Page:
Utah's (And The Mormon's) Immoral Adoption Law

Imagine my surprise that one of the most immoral and anti-family laws I have ever seen is on the books in the supposedly family-friendly state of Utah. And then to find out that the supposedly family-friendly Church of Jesus Christ of Latter-day Saints is complicit in what amounts to kidnapping.

Utah allows families to be anonymously ripped apart taking babies away from a parent who wants them.

The law allows mothers to place their children up for adoption without the consent or knowledge of the father. In some cases, the father desperately wants the child but he has no say and no path to gain custody of the child.

Foxnews reports on some horror stories that have led a dozen men, fathers, to sue the state over this immoral law.

"Well, I thought I was going to have a son," Nikolas Thurnwald recalled. He said he was thrilled by the idea of being a father while he and his live-in girlfriend, in 2004, waited for their child to be born. "We were together all the way up until the last couple of days before the birth."

Then Thurnwald called his girlfriend, "to see if she maybe wanted to go to the movies, and her co-worker answered the phone at the department store that she was working at and basically let me know that she was in the hospital having our baby."

Thurnwald immediately called the hospital. "They patched me through to her ... and I asked her if she was giving our son up for adoption. And she said, 'Kinda.' I said ‘there is no kinda, what are you doing? Why are you doing this?’ And she says, 'Look I gotta go.' I dropped to my knees, dropped my phone that I was holding and just started crying. A grown man on a construction site crying his eyes out."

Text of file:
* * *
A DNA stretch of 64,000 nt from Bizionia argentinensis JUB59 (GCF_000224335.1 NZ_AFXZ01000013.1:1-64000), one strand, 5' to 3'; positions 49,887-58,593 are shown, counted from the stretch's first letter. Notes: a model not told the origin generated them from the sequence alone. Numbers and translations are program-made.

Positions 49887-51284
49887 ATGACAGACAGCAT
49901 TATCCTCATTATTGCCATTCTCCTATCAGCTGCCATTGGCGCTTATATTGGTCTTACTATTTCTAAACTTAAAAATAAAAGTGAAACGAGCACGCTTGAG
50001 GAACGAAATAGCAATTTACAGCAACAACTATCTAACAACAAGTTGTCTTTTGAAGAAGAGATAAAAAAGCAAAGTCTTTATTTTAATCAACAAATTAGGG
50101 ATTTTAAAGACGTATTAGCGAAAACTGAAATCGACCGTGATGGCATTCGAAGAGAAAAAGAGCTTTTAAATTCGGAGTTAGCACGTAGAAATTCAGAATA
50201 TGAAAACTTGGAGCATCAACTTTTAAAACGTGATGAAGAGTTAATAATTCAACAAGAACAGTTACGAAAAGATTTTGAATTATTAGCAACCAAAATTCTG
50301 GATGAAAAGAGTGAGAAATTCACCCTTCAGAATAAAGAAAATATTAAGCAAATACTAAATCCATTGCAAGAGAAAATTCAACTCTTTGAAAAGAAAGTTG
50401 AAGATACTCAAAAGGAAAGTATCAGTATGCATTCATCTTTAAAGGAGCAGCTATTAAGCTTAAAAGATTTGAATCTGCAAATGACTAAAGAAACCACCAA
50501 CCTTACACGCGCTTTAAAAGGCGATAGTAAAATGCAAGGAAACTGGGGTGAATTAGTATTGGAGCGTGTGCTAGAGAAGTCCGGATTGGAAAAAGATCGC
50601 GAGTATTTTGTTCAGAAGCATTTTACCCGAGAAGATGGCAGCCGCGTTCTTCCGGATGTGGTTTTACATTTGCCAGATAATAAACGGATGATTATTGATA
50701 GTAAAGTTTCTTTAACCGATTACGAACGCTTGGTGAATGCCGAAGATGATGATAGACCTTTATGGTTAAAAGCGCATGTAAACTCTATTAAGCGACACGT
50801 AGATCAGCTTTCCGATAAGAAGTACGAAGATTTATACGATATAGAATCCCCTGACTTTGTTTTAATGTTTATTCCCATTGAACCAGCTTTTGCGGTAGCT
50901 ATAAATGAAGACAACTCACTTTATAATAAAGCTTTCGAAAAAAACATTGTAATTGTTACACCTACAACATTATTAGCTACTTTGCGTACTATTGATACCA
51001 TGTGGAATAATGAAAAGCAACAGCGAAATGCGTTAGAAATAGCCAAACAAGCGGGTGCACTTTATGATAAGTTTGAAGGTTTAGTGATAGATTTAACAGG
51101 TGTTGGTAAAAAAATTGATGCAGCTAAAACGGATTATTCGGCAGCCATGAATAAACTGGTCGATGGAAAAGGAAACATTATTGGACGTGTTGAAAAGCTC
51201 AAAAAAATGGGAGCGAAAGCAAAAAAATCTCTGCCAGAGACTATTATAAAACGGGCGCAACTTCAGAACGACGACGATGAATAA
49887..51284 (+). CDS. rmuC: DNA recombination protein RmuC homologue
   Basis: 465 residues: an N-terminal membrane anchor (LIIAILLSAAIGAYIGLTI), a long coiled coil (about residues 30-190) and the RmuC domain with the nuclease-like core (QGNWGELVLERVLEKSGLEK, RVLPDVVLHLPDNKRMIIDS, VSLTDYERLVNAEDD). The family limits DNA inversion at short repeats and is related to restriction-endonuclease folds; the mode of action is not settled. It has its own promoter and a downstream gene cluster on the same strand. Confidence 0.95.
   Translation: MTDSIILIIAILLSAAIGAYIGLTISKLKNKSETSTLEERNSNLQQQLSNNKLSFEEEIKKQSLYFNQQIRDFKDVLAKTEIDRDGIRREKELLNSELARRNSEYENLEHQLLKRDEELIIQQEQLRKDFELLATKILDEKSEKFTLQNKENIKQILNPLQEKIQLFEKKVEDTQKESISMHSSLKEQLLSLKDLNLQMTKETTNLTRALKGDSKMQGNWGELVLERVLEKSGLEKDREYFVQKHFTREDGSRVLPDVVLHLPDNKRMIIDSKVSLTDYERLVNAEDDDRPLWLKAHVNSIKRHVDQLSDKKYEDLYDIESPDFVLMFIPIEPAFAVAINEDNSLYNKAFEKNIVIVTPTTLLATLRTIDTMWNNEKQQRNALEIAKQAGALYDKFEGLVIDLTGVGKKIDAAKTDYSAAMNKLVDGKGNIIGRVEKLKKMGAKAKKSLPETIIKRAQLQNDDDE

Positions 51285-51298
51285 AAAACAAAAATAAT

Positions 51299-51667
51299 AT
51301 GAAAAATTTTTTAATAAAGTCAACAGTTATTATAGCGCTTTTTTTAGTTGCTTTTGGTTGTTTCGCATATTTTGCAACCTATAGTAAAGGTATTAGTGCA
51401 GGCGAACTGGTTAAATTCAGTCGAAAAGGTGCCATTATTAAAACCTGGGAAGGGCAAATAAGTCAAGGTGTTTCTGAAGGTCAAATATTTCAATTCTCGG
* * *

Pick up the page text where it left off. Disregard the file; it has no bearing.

He immediately drove to the hospital where he was told his girlfriend was not a patient. He explained that he had just spoken to her on the phone, "and they said, 'Sir, you need to leave before we call the police'."

After 10 years and more than $30,000 in legal fees, Thurnwald lost his bid to gain custody.

Ten years and $30k the man fought for his child. The article details stories equally horrific.

This is where we are right now. Men have absolutely no say over the fate of their children. They can be killed in utero without their consent and now can be given away even if the father desperately wants the child. How can the state justify such an immoral law in which the natural rights of the father are treated as non-existent?

As if that wasn't bad enough, it seems that the Church of Latter Day Saints (Mormons) is not only complicit in the immoral practice, but might even be encouraging it.

Bolden lost his son even though he told LDS Family Services he wanted custody. He believes the adoption agency coached his girlfriend. "I believe they told her the things she needed to do to make it happen as far as not accepting money from me, keeping me away from the birth and not giving me pictures, all that other stuff. Just keeping me in the dark about what was going on."

In response to questions on the matter, The Church of Jesus Christ of Latter-day Saints said:

"The desire of the Church is for children to be raised in an environment that is best for their physical and spiritual growth. LDS Family Services has, for many years, helped with placing children in homes where a mother and father teach and live the gospel of Jesus Christ. Utah's laws regarding adoption are made and upheld by the state's governing bodies."

In other words, the LDS are perfectly ok with a reprehensible and immoral practice because the state currently says its ok and if we get a few extra Mormons out of the deal, so much the better.

So a little math.

Why would a supposedly family-friendly state, a state heavily influenced by the LDS, adopt such a reprehensible policy that benefits nobody but the LDS?

Ah. I see.

The Church of Jesus Christ of Latter-day Saints and the State of Utah ought to be ashamed of themselves and this law immediately reversed. The Church of Jesus Christ of Latter-day Saints should immediately reject participation of any adoptions without the consent of the father. There is a higher law.